• The rate of stimulation.Because endless stimulation is available at very low prices through TV, the Internet, radio, smartphones, etc. people are constantly plugged in, which has led to a decrease in the ability and/or willingness for careful, quiet thought and contemplation, and almost an addiction to constant stimulation. This in turn has led to a short term focus; short term profits in business, get rich quick schemes, diets that produce very fast, but not lasting, results. Despite the fact that life expectancies have dramatically expanded, which should lead to more of an emphasis on long term thinking, the opposite has occurred. Generally people are drowning in short term stimulus and trivia; men are no longer men but overgrown children in need of constant stimulation to prevent boredom. As such, they aren’t capable of the disciplined thought and action leading to a life based on values. They may talk the talk, but, like fad dieters who will always relapse, they don’t walk the walk.

 

Another influence of mass media has been the degree to which the general populace has been overtaken with fantasy; both through media content and advertising. The mass media message is that you can have another life; the life of someone you see on TV, in movies, or in advertising. The barrage of this message is so constant and overwhelming as to become almost inseparable from modern life. The whole message of reality TV is that people with no particular talent that have ordinary lives can instantly become celebrities. Shelter magazines feed the fantasy of gourmet entertaining and beautiful houses; travel magazines feed the fantasy of travel to exotic lands. Credit cards ads encourage borrowing to fulfill these fantasies. Video games allow users to live in a world of violence, but without any of the actual danger. The Internet has provided almost infinite variations of pornographic fantasy. Lotteries and legalized gambling feed the get rich quick fantasy.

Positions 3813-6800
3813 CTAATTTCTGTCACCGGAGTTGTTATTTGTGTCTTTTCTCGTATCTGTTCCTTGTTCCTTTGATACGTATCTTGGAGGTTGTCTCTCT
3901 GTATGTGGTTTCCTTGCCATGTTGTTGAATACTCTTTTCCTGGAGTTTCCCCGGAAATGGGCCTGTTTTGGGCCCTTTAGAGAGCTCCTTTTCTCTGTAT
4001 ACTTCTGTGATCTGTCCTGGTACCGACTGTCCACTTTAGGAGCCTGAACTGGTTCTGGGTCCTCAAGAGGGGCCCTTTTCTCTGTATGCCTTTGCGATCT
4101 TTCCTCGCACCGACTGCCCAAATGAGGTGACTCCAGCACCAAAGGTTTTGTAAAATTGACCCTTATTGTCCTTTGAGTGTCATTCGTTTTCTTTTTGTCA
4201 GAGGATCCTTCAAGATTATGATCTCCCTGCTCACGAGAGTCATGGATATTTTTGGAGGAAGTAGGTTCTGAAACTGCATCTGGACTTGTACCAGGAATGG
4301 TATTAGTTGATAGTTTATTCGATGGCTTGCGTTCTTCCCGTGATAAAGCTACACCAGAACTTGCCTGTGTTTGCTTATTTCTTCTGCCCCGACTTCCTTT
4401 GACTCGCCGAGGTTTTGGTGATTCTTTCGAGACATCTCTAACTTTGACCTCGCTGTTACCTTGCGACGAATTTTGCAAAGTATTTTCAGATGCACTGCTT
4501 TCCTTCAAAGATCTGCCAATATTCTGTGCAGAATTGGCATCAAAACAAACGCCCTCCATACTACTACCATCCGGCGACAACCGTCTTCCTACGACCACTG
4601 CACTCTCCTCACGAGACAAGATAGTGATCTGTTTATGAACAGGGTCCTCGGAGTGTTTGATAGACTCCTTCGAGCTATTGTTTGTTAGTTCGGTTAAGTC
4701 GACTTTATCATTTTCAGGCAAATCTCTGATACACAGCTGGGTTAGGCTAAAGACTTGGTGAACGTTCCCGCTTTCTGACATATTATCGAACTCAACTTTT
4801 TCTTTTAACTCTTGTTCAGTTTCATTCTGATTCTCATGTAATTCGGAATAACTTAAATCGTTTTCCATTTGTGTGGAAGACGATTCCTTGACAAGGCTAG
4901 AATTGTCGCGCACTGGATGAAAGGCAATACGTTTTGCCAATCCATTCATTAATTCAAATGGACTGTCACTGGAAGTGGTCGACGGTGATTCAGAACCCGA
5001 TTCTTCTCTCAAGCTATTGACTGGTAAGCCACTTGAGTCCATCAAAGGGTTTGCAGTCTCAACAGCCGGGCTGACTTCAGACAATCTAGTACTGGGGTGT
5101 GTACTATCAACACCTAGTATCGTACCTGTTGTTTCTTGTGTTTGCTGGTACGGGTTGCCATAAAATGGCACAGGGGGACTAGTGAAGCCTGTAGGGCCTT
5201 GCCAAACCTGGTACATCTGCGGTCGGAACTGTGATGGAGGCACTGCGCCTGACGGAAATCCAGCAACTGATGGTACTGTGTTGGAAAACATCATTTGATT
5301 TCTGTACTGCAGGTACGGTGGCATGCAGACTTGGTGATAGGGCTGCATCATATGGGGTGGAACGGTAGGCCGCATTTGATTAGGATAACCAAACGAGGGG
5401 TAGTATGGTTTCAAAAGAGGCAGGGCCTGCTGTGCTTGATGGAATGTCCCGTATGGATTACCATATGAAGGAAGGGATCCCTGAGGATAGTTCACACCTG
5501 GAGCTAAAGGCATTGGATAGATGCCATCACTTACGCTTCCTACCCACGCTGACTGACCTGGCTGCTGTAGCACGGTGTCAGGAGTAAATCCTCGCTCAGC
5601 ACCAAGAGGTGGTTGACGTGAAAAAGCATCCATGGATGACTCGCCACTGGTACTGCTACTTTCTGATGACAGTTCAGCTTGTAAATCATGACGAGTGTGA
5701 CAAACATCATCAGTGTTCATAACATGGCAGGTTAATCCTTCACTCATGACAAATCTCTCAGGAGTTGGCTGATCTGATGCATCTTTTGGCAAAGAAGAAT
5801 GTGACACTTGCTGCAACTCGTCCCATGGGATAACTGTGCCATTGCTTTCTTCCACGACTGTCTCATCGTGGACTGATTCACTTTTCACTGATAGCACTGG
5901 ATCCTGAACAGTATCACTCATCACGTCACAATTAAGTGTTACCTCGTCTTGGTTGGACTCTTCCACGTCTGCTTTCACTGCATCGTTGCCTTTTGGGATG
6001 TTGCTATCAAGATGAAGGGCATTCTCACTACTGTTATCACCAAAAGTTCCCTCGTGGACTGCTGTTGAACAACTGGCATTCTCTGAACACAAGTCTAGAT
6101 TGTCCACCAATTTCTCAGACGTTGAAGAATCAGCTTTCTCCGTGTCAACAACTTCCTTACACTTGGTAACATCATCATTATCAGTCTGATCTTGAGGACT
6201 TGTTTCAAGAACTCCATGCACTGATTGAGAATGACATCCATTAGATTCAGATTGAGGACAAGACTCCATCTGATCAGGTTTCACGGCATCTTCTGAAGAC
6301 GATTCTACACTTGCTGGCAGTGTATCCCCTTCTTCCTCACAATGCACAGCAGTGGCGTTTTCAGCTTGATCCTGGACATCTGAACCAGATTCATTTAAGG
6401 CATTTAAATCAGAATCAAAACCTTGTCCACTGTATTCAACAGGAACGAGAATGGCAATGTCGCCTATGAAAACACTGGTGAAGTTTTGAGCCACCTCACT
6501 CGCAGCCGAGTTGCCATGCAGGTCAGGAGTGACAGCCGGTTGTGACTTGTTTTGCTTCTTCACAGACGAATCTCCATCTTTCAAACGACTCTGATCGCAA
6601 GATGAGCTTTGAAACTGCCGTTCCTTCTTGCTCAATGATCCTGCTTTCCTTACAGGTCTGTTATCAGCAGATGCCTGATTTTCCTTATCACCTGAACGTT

People living a value-based life may have big dreams, but they are anchored in reality. But even big dreams aren’t critical to creating value. It’s hard for most people to understand, but for most of human history people’s lives did not change dramatically, and, just as importantly, most people did not want or seek dramatic change. Some dabbled in the occult, and belief in mysticism and magic was common, but mostly people lived their lives according to pretty set patterns and expected to be rewarded, or punished, in the afterlife. A farmer pretty much expected to be a farmer for the rest of his life, and his sons, and their sons, would probably be farmers. This sort of static life is not necessarily a good thing, and the upward mobility of modern times has much to recommend it, but making long term value judgments, and living by them, is so much easier when your world is not in flux, and you are not constantly being teased and tempted by a million media and advertising images telling you how you can instantly and dramatically change your life. If your life changes, should your values change as well?